It was less than a month ago that Gabe and I zipped over to France for a long weekend in Paris, but in this surreal, warp-speed travel bubble in which we’ve been living, our Parisian getaway seems like a distant memory. Distant, perhaps, but also special–in addition to seeing the City of Light for the first time, we were able to toast a couple of recently married friends passing through Paris on their honeymoon, and we enjoyed Sunday lunch with a childhood friend of mine who now lives with her family in the city’s suburbs.
Gabe and I traveled via early-morning Eurostar train from London to rainy Paris, and after using our
remedial elementary French to purchase Metro passes and additional regional train tickets for later that weekend, we navigated to our hotel to freshen up. Thankfully, Hotel Jardin de l’Odeon was able to accommodate our early check-in request, and we took advantage with a quick nap before heading out into the deluge to meet our friends.
For the rendezvous with my college buddies, we appropriately chose Notre Dame Cathedral as our meeting spot. It took 20 minutes of searching in the gusty downpour–and eventually an expensive international cell phone call–but we eventually found Kristen and Patrick waiting patiently inside the church foyer. After a quick catch-up session, the 4 of us meandered through the crowds of tourists also seeking an indoor activity that day and admired the splendor of one of the world’s most famous houses of worship.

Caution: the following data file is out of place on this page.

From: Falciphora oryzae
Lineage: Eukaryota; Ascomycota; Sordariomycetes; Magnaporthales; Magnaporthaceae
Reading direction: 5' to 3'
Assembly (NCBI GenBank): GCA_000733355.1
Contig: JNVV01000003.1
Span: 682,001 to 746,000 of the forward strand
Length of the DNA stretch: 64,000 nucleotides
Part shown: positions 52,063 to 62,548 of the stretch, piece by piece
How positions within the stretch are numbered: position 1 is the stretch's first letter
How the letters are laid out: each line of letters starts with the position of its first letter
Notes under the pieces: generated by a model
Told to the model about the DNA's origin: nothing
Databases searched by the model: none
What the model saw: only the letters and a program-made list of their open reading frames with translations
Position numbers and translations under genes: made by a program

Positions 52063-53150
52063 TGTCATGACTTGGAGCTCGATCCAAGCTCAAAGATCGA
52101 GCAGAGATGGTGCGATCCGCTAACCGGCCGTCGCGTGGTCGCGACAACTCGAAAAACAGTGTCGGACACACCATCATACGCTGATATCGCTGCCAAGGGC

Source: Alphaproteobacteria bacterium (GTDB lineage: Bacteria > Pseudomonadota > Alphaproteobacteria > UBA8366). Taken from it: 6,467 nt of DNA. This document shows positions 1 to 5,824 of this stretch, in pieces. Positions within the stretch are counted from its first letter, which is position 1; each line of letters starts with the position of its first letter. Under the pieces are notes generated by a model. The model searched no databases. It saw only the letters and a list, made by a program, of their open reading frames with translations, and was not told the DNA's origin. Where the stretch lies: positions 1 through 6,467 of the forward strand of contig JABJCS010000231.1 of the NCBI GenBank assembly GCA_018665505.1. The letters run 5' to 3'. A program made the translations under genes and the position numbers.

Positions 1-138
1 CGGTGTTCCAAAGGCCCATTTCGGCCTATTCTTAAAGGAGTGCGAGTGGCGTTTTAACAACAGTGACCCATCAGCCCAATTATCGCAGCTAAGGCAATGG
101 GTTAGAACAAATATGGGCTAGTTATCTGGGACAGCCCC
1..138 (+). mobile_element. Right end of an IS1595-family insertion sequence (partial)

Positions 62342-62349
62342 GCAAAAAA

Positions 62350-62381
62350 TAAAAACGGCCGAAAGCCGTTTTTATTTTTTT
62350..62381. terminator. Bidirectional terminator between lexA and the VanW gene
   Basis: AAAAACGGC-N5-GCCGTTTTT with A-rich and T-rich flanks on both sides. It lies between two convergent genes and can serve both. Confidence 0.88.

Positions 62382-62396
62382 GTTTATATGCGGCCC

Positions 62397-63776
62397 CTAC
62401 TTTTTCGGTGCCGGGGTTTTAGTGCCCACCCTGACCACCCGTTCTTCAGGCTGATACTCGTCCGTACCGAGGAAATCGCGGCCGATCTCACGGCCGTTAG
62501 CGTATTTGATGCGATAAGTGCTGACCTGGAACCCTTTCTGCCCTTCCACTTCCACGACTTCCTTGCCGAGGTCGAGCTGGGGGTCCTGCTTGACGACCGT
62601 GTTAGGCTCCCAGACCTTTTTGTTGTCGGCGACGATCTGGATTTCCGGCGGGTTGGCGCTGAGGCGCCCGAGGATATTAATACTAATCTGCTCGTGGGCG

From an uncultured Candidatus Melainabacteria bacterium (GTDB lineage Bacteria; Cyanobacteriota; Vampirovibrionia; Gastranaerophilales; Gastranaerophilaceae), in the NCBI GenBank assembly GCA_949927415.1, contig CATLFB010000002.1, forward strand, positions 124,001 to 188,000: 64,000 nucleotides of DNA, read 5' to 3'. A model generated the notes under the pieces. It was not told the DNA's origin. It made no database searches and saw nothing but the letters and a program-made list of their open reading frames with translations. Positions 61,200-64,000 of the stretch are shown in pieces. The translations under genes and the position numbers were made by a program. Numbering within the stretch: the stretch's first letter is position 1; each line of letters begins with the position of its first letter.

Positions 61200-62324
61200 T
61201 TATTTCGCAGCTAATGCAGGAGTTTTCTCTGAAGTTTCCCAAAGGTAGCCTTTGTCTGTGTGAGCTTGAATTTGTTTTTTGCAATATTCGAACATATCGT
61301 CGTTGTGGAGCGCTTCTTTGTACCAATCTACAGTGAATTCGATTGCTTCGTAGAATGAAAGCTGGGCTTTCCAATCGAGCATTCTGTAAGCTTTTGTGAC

By the time we finished viewing the church, we were hungry for lunch, so we ducked into a tiny–there were literally only 4 tables–cafe for a few bites. Since the cafe was closing up for the afternoon break, we took a crepe with Nutella to go as we walked toward the Metro station en route to Champs-Elysees. Kristen, Patrick, Gabe, and I browsed the Christmas stalls lining the renowned thoroughfare, eventually making our way to the Arc de Triomphe at one end. Since the miserable weather had thinned tourist traffic, we decided to climb the Arc for a bird’s-eye view of the city at night–and we were not disappointed.
Sufficiently wet, cold, tired, and hungry, we headed toward the newlyweds’ hotel for a pit stop and to rest a bit before dinner, but not without a small detour for pre-dinner treats from a neighborhood patisserie (because it wouldn’t be Paris without eating dessert first). Once we summoned our 2nd wind, we walked around the corner from Kristen and Patrick’s hotel to Les Cocottes. Over slow-cooked casseroles and wine, we celebrated friendship, marriage, and travel–all challenging endeavors, all worth the effort required to do them well.
After a quick stop for tiramisu at Le Bosquet, we took our party to the Eiffel Tower to admire its sparkly lights up close. Thirty minutes and several photos later, we parted ways, sated with sustenance and fortified by friendship.